Tom Heslin, executive editor of the Providence Journal, opened his speech before Common Cause Rhode Island last night with an amusing tale of his first reporting job at the York County Coast Star newspaper in Maine and spoke of a small abbreviation that appeared on the front of the broadsheet: THWTB. It stood, he said, for "The Hard Way's The Best."
Heslin went on to deliver an upbeat lecture on the state of the ProJo and pledged that the paper would bring the best journalistic values of the past into an uncertain future. He pledged that it would dig. That it would continue to do it the hard way.
But doing it the hard way, with far fewer resources, has proven, well, hard. And the paper, racing to keep up with a digital age, has put a premium on the instantaneous, on-line news report - a medium that does not lend itself to the rigorous reportage of the past.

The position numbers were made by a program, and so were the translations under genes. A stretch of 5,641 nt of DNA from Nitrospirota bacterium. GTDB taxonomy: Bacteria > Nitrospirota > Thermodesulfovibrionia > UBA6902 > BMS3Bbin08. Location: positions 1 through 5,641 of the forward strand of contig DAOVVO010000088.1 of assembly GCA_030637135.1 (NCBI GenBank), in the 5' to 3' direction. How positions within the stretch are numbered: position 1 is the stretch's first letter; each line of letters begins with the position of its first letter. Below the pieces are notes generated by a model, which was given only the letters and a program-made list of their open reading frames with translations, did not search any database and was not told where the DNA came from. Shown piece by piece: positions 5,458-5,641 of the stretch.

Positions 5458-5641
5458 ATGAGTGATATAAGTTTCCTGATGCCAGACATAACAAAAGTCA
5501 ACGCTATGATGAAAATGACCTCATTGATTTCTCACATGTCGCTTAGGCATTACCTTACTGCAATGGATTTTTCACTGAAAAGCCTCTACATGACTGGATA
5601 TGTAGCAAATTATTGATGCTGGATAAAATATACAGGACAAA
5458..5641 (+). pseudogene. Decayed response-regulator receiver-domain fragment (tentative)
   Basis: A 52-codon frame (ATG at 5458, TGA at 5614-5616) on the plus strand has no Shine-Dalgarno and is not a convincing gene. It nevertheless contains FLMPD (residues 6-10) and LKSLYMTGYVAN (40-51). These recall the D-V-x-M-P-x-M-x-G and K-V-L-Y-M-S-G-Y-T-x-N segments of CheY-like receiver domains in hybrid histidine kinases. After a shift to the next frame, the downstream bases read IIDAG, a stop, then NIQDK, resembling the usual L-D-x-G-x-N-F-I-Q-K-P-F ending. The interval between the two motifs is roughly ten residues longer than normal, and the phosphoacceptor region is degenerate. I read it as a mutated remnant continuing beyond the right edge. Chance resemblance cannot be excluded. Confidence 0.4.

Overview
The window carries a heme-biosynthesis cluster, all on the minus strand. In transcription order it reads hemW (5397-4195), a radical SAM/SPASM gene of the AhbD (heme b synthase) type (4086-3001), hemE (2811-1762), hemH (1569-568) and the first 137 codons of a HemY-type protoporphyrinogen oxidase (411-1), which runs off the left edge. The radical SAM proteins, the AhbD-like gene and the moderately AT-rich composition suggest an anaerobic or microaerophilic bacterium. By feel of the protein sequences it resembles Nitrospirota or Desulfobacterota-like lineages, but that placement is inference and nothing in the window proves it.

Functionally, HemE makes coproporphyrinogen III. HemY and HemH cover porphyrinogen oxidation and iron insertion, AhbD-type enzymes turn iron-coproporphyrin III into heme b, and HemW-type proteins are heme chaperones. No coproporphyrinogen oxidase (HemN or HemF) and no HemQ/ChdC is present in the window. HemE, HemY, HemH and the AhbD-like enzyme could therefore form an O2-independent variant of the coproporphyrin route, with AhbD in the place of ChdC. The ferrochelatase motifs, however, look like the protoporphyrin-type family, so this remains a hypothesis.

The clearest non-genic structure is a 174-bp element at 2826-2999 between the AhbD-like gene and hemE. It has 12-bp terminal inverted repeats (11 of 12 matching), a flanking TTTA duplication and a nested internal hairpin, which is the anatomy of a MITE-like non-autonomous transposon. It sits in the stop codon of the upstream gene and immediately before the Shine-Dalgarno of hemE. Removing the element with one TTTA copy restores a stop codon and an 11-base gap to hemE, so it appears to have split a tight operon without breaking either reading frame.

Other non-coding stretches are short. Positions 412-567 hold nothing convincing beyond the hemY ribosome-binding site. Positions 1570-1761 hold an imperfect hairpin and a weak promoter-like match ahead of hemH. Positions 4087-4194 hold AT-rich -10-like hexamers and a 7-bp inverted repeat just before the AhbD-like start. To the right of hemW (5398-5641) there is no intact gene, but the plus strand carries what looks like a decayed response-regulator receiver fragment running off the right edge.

Indeed, doing it the "hard way," these days, is perhaps a better description of the business challenges facing the paper. Figures released earlier this week show circulation of the daily edition plummeted close to 20 percent. And there could be more bad news this afternoon when the ProJo's parent company, A.H. Belo, releases third-quarter numbers.
But Heslin, in spite of all this, seems genuinely hopeful about the future of the ProJo as news organization, if not as newspaper. Audience response to the Journal's news blog, he said, suggests there is a continuing market for the "journalism of verification" - the straight-news kind - as opposed to the "journalism of assertion," which also has a market.
But how to wring enough profit from that market? Several audience members asked Heslin that question and he did not have an answer. In fairness, no one does. It will be a hard way forward.